“Are you tired? Worn out? Burned out on religion? Come to me. Get away with me and you’ll recover your life. I’ll show you how to take a real rest. Walk with me and work with me–watch how I do it. Learn the unforced rhythms of grace.” (Matthew 11:28-29, MSG)
Feeling Stuck in Your Faith?
Have you ever thought that there must be more to Church than just showing up on Sunday morning, singing a few songs half-heartedly, then putting your spare change into the offering plate? Or perhaps, like many involved in ministry, you are burnt out from all of the things that have been slowly wearing you down over years of hard and unappreciated work? Whether you find yourself just beginning that journey or you are at the brink of losing your faith, Aaron Niequest may just give you the breath of fresh air you’ve been looking for. Writing “An impassioned call to move beyond spiritual observation into divine participation”, The Eternal Current is sure to give a jolt of life to your faith.
Why Can’t We All Just Get Along?
I am a Millenial who has always had one foot in mainline churches and the other somewhere in the Evangelical world. Because of this, I’m constantly on the lookout for better ways of doing things AND ways to stay meaningfully rooted to God and church tradition. I’ve previously read such classics as Fosters’ Celebrations of Discipline and Bonhoeffer’s Life Together that have given me an idealistic hope of how people and churches can come together to celebrate their similarities AND differences; however, while these books have been good and helpful, they seem to be so outside of my own experience with the church.
Niequist’s book reads more like a memoir than a How-To book as he shares from his our experience of using these same resources in tangible ways. Written at a time when America seems to be more polarized than ever before, The Eternal Current asks readers to merely get into the water and trust that the current will bring you closer to God’s goal of redemptive work in the world. Beginning with an invitation to trust what God is already doing in your life, Niequest urges readers to see how God is working in others’ lives as well, so that we may learn from one another beyond denominational divisions.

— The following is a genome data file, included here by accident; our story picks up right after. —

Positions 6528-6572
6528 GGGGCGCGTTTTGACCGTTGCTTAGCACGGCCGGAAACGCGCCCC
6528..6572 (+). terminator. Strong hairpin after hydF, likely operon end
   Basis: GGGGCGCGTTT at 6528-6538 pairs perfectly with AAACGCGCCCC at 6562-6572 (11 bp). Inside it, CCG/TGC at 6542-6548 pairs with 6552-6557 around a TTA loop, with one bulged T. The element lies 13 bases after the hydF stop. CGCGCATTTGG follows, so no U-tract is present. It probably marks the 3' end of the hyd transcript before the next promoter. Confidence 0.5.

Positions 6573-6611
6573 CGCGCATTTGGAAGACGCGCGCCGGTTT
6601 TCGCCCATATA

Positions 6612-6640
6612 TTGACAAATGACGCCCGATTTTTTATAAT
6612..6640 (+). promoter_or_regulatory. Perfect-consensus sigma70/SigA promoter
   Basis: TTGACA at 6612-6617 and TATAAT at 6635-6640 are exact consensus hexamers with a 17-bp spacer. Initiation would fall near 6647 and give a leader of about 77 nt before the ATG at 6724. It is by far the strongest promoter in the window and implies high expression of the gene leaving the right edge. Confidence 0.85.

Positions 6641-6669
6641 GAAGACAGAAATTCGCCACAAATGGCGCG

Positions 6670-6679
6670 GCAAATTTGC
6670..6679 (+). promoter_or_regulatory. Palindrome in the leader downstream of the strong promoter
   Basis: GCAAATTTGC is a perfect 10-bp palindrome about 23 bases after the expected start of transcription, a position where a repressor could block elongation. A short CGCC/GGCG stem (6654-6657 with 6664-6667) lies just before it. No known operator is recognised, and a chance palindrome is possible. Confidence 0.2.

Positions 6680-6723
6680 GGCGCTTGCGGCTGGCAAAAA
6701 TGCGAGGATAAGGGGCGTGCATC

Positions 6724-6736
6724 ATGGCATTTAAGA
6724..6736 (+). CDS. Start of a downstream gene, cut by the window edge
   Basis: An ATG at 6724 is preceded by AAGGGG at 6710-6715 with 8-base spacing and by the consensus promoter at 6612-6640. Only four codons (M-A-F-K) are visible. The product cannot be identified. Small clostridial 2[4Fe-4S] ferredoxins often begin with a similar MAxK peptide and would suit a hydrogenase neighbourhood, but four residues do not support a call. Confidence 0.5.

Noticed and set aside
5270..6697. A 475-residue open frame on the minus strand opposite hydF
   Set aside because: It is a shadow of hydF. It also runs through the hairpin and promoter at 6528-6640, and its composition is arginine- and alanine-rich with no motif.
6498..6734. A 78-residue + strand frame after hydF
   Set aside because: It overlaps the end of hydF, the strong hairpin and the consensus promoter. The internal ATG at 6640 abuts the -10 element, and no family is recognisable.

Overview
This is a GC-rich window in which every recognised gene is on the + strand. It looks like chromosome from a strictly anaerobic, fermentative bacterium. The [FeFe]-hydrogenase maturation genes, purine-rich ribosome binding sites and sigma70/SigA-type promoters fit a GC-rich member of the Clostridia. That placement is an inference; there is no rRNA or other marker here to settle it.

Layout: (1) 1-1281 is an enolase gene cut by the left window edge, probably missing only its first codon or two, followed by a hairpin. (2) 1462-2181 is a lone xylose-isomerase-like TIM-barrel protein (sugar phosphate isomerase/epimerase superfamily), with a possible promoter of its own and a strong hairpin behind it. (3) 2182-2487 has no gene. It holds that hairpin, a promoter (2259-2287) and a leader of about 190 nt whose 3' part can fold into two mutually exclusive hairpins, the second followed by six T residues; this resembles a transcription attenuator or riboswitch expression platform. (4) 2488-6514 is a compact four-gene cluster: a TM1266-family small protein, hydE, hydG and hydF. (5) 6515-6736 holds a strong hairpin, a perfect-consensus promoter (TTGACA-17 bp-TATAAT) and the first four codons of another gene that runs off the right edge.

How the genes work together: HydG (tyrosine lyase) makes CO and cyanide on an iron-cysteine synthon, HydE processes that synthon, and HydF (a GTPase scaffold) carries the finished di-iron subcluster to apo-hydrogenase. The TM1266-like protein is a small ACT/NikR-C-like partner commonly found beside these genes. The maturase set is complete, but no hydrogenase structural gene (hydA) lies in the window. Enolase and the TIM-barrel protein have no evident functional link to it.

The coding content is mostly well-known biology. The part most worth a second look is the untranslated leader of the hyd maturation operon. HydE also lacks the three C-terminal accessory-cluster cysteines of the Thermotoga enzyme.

You read that right! And how does he suggest we do this? Through a practiced-based faith anchored in ancient personal and communal spiritual practices.
Advocating for a holistic approach to faith, Niequist “offers a vision and set of concrete practices for a deeper, more vibrant, beatitude-like faith rooted in sacred memory and holy imagination.” These practices–such as prayer (the Daily Office & the Examen), engagement with Scripture (Lectio Divina), weekly Eucharist, etc.–aren’t new ideas! They have been used throughout church history in order for individuals and communities to grow closer to God by creating a framework that will help better form us into the image of Christ. Once we start applying these practices to our lives, we not only see the difference it can make in us as individuals, but we begin to see how having a practiced-based family & community is exactly how God intends for us to be–as the church–reminding readers how much we truly need each other to learn and grow.
Once we start applying these practices to our lives, we not only see the difference it can make in us as individuals, but we begin to see how having a practiced-based family & community is exactly how God intends for us to be–as the church–reminding readers how much we truly need each other to learn and grow.
To Sum Up
Niequest begins walking through the what and why of a practiced-based (personal) faith. This leads into the how and when that should translate into a practiced-based (community) gathering. Ending with a practiced-based mission for the sake of the world, The Eternal Current ultimately helps us to see who and where God has called us to be as the body of Christ. So, if you’re looking for a book to renew your outlook on faith, life, and the church (and give you some tangible ways to your faith practice-based), dive into this incredibly quick read and ask yourself the question:
“What are the practices–ancient and new–that form us into Christlikeness for the sake of the world?”